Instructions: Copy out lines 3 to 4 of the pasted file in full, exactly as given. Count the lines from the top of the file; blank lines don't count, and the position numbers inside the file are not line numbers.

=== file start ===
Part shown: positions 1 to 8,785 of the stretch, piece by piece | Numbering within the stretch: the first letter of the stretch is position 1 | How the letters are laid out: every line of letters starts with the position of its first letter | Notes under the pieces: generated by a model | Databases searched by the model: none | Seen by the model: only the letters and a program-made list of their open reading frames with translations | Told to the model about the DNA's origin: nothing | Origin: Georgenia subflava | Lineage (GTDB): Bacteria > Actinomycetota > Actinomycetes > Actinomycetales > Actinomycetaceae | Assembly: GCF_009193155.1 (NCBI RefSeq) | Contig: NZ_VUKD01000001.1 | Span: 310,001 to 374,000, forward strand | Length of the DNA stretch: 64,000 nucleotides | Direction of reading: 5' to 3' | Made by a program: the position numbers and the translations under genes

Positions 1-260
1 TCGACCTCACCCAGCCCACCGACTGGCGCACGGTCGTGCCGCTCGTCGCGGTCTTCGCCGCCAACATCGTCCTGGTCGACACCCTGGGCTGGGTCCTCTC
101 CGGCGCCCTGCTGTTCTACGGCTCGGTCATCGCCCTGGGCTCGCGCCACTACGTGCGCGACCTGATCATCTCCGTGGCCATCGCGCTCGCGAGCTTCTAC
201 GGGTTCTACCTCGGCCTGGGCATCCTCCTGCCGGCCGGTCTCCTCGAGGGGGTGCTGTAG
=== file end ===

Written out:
1 TCGACCTCACCCAGCCCACCGACTGGCGCACGGTCGTGCCGCTCGTCGCGGTCTTCGCCGCCAACATCGTCCTGGTCGACACCCTGGGCTGGGTCCTCTC
101 CGGCGCCCTGCTGTTCTACGGCTCGGTCATCGCCCTGGGCTCGCGCCACTACGTGCGCGACCTGATCATCTCCGTGGCCATCGCGCTCGCGAGCTTCTAC